Copyright © 2010, Steven E. Houchin
I've seen the term "Steampunk" lately, referring to a form of fiction. It is a sub-genre of science fiction or fantasy that is generally set in a Victorian time period - the industrial 19th century - where anachronistic technology of the time (such as steam power) is adapted in ways more common to our modern time, and alternate histories are often presented. Think of H.G. Wells' The Time Machine, or the futuristic gadgets used in the TV series Wild, Wild West.
"Steampunk" is derived from the term "cyberpunk", which refers to noir-like technology in a near-future world. The steampunk genre emerged in the 1990's, and has inspired enthusiastic subcultures in art, design, and fashion.
William Gibson and Bruce Sterling's 1990 novel The Difference Engine is often credited with bringing widespread awareness of steampunk to readers. Seattle author Cherie Priest's Civil War-era novels Boneshaker and Dreadnought - part of her zombie-infested, alternate-history Clockwork Century series - are other examples of the genre.
Tuesday, December 7, 2010
Copyright © 2010, Steven E. Houchin
Jim Lynch’s Border Songs is a work of literary fiction set in the Blaine, Washington area along the USA/Canada border. The main character is an unlikely Border Patrol agent named Brandon Vanderkool. He stands out from everyone else at six-eight, and seems to have some sort of dyslexic problem that causes his speech to get mixed up when he is flustered. Despite his size, he isn’t a tough-guy character; instead, he is uncomfortable with most social situations, and has a love for the area’s birds, which draws his attention away from his job. He also has an artistic streak, often taking time out from his patrol duties to construct works of art from leaves or driftwood. His walk is described as a “lope”, and his behavior is a source of amusement and wonder by everyone who knows him.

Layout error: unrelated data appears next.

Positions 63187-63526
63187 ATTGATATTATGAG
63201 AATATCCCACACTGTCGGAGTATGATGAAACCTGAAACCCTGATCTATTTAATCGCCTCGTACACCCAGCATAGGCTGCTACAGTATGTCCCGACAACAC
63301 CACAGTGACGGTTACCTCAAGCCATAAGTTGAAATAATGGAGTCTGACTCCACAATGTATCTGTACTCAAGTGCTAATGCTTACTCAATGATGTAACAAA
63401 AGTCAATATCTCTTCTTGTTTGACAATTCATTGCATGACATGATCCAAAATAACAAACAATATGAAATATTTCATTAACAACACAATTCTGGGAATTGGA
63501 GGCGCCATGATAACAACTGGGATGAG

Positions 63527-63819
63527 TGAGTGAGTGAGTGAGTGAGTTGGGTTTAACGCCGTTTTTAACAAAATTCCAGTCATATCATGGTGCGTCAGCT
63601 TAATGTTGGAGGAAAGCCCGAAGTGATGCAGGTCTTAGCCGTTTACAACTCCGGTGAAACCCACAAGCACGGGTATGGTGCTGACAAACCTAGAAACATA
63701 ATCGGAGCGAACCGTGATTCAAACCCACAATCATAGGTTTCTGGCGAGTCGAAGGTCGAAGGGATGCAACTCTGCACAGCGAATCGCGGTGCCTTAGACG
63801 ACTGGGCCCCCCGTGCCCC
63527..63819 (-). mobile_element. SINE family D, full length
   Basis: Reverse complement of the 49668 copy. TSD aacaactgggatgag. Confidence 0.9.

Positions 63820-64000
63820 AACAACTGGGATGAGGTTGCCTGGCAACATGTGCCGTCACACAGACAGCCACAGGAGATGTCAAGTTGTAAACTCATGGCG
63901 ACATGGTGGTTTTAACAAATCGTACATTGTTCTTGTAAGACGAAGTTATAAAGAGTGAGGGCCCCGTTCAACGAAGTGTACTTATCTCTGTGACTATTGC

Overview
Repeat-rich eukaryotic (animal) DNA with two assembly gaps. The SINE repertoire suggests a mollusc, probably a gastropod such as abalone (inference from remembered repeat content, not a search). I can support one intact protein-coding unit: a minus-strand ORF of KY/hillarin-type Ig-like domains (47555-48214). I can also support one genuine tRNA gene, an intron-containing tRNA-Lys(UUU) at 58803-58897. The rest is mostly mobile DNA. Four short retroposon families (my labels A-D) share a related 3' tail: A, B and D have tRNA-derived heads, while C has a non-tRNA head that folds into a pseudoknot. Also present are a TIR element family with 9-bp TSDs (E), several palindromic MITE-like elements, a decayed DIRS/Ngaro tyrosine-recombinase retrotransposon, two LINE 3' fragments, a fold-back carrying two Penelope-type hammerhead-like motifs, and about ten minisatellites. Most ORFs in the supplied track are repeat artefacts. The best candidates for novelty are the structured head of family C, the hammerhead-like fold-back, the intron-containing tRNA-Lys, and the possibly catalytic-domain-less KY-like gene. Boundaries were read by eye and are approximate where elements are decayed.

The border area is plagued by marijuana smuggling and illegal immigration. There are no border fences. Much of the line between the two countries is simply a ditch, with Boundary Road spanning along the USA side, and Zero Avenue running parallel on the Canada side. Some of the characters are dope smugglers, and the reader is taken inside their world of hidden indoor pot farms and hazy, drug-laced parties and business meetings.
Brandon’s father, Norm, struggles to keep his dairy farm afloat despite the aches and pains of age and his wife’s onset of Alzheimer’s. Across the ditch in Canada are dozens of estates that overlook the USA side. Immediately across from Norm, in a modest home, is his America-hating neighbor, Wayne Rousseau, who often incites political arguments across the ditch, just to irritate Norm. Wayne’s daughter, Madeline, is up to her neck in the pot trade. As the story goes on, we learn that Brandon is in love with her. She regards his attempts to woo her with annoyance and worry because she fears the contact is related to his job as a border agent. But, Brandon is oblivious to her involvement in the smuggling business.
Brandon’s love of nature leads him into remote areas where most border agents never venture. This results in a number of spectacular, accidental arrests that only serve to increase his local celebrity. But all he really wants to do is watch the birds and construct spontaneous works of art.
Brandon and the other characters are well developed, but the middle of the book drags; many of the chapters come across as character vignettes without a clear, consistent story line to pull the reader along. I didn’t always feel the “Oooh, what’s gonna happen next?” impulse to turn the page. But, I persisted, and the story picked up in the final one quarter of the book, leading to a thoroughly satisfying ending that has Brandon finally appreciated for who he really is.